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    Piden que cumbre centroamericana ofrezca respuestas a “crisis de refugiados”

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    En vísperas de la cumbre regional sobre Centroamérica en Miami (Florida), líderes cívicos y religiosos afirmaron este martes que el encuentro debe incluir respuestas a la “crisis de refugiados” en el “Triángulo del Norte”, y las causas que obligan a su éxodo masivo hacia EEUU.

    Durante una conferencia telefónica, los activistas y expertos en materia migratoria coincidieron en que la reunión en Miami, entre el jueves y viernes  próximos, bautizada como la “Conferencia sobre la Prosperidad y Seguridad en Centroamérica”, debe abordar políticas que garanticen los derechos de los solicitantes de asilo, muchos de los cuales terminan encerrados en centros de detención y de forma prolongada.

    ICE Shuts Down Program for Asylum-Seekers

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    U.S. Immigration and Customs Enforcement (ICE) will soon close a family case management program for asylum-seekers that, as of April 19, housed more than 630 families. According to Sarah Rodriguez, an ICE spokesperson, the program caters to “special populations, such as pregnant women, nursing mothers, [and] families with very young children.” It is currently considered the least-restrictive alternative for asylum-seekers who come to the U.S. illegally. The more common scenario is for immigrants and refugees to be held in prison-like detention centers as they wait for their cases to be heard in the immigration court system.

    Trump administration shutters a program geared to protect immigrant mothers and children

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    HOUSTON (AP) — The Trump administration is shutting down the least restrictive alternative to detention available to asylum-seekers who have entered the U.S. illegally, The Associated Press has learned.

    Immigration activists consider the move a callous insult to migrants fleeing traumatic violence and poverty — nearly all the program's participants are Central American mothers and children — by a White House that has prioritized deportations that break up families over assimilating refugees.

    11 Experts to Watch on Refugee Health

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    Refugee health has been called “a public health crisis of this century,” needing as much attention and collaboration over resources as global epidemics such as polio and HIV/AIDS.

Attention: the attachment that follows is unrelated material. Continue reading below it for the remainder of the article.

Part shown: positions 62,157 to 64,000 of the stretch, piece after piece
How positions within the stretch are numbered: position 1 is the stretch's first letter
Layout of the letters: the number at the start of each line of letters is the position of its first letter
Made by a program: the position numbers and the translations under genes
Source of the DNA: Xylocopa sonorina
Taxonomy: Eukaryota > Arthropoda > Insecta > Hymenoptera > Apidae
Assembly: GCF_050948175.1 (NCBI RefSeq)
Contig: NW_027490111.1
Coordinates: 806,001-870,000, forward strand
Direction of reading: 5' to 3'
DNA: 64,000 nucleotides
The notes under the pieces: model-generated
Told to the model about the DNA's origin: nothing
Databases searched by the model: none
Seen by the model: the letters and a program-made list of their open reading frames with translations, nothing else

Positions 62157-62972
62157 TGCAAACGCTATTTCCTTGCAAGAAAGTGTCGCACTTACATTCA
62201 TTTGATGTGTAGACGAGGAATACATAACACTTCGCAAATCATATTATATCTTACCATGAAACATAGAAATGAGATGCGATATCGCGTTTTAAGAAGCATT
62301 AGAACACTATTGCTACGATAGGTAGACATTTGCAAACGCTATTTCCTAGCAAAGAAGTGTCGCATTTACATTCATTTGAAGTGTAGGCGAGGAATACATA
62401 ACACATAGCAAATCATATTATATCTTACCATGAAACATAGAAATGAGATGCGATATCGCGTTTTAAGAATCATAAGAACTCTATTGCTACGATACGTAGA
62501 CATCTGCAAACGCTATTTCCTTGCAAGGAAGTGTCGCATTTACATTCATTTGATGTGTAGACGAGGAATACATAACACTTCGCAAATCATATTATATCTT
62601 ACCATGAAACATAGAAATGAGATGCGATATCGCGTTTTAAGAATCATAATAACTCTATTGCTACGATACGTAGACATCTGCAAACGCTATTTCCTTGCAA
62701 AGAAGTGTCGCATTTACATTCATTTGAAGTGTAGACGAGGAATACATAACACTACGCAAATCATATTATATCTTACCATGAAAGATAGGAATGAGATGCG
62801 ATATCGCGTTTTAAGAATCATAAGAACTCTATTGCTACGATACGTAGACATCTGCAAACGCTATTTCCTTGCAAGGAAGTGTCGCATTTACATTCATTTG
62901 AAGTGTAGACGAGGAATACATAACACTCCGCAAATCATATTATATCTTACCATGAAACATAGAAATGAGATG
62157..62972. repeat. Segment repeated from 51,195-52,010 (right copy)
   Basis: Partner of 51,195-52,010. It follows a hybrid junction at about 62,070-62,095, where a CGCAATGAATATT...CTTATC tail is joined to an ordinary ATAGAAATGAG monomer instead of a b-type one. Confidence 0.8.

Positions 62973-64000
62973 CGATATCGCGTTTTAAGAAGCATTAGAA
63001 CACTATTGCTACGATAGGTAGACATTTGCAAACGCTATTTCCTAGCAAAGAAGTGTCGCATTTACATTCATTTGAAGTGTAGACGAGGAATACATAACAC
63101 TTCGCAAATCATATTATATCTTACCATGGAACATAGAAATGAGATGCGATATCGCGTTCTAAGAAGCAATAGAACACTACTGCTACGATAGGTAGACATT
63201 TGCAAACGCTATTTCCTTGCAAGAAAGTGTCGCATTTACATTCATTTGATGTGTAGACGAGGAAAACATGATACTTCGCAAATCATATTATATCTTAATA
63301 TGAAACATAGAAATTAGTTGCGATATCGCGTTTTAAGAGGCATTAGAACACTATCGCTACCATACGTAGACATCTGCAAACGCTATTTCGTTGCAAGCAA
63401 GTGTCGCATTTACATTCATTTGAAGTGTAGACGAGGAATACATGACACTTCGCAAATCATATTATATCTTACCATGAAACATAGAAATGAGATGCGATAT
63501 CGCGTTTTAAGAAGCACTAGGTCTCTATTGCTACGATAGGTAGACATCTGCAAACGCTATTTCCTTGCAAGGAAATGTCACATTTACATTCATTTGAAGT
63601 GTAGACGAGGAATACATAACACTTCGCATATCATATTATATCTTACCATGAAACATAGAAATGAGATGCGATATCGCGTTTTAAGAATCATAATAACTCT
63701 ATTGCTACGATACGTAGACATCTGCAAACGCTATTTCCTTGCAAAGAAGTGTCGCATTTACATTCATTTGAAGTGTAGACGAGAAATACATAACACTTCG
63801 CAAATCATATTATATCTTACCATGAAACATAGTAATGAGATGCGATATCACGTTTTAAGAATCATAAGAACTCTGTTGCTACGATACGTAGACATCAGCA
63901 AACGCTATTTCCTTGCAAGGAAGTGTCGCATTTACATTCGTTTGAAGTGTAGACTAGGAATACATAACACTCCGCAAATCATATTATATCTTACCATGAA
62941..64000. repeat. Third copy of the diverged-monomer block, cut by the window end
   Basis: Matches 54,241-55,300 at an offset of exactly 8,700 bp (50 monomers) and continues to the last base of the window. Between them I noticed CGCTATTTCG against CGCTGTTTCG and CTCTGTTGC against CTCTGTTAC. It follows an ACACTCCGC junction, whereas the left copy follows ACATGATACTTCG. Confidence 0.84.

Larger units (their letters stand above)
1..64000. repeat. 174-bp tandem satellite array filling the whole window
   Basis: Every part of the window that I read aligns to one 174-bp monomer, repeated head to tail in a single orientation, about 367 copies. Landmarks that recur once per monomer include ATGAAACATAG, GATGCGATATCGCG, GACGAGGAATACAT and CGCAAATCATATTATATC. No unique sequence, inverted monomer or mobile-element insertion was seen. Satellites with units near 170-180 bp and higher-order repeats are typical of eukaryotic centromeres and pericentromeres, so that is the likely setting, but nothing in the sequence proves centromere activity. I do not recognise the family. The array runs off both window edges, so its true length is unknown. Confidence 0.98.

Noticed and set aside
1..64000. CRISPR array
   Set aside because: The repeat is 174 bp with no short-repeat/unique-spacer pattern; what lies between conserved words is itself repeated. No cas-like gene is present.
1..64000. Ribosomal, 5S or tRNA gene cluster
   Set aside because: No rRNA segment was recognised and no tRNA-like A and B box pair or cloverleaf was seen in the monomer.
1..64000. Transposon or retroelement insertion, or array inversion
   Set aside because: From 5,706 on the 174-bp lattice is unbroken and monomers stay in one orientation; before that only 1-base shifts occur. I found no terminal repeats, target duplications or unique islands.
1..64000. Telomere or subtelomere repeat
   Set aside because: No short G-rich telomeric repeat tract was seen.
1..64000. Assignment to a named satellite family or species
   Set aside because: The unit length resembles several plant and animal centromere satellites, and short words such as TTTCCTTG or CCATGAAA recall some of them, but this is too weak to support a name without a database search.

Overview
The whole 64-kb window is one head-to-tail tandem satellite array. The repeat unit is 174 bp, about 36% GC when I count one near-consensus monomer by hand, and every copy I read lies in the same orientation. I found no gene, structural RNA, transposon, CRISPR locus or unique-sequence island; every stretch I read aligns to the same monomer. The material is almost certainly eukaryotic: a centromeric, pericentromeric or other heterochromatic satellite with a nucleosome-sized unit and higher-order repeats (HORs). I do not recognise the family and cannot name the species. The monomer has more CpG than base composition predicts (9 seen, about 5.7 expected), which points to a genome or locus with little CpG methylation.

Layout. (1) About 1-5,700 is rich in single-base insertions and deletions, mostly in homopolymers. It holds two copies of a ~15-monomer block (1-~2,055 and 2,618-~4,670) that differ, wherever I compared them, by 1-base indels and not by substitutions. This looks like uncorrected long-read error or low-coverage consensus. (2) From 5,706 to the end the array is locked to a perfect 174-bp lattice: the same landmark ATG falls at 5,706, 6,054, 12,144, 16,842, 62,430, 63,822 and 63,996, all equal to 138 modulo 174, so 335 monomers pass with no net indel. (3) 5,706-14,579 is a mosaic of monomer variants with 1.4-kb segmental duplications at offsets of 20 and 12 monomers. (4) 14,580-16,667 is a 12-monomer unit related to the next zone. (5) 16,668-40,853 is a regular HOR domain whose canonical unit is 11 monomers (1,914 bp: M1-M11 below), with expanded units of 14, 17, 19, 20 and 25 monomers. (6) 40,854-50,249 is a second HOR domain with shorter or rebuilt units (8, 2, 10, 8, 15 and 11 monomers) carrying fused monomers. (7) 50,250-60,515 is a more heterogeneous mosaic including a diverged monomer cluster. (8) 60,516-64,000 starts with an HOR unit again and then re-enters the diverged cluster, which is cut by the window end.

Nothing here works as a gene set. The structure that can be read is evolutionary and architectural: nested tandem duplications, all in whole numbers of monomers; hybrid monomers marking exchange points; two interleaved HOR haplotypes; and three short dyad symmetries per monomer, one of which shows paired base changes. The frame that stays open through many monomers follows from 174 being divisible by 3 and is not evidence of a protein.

From war trauma to women’s health, refugees have a complex spectrum of medical needs, bringing challenges for displaced populations, their host countries and aid organizations.

    Many refugees who have fled war or ethnic and political violence are exposed to exploitation and abuse along their migration route, leaving them vulnerable to mental health issues such as depression, schizophrenia and post-traumatic stress disorder (PTSD). Some children born in conflict zones may have to deal with toxic stress for their entire lives.

    Babatunde Osotimehin, who led U.N. population agency, dies at 68

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    Babatunde Osotimehin, a ­Nigerian-born doctor who led the United Nations’ population agency, where he promoted public health and sexual and reproductive rights and services for women and girls, died June 4 at his home in West Harrison, N.Y. He was 68.

    The U.N. Population Fund announced the death but did not cite a cause. Dr. Osotimehin led the agency, known as UNFPA, since 2011.

    Dr. Osotimehin was Nigeria’s health minister before taking the reins of UNFPA with the rank of undersecretary general. Before that, he served in Nigeria as director general of the National Agency for the Control of AIDS and as provost at the University of Ibadan College of Medicine.

    Women’s Refugee Commission Expresses Concern Over Mistreatment of Asylum Seekers

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    As President Donald Trump’s hasty and indiscriminate deportation force continues to affect men and women throughout the United States, claims of asylum appear to be increasingly ignored or outright rejected, as corroborated by a New York Times report last month. In other cases, asylum seekers are treated as prisoners and held for months in detention centers.
    The following are just two incidents in which the mishandling of asylum cases has put lives in danger, and signals a worrisome pattern for those fleeing violence.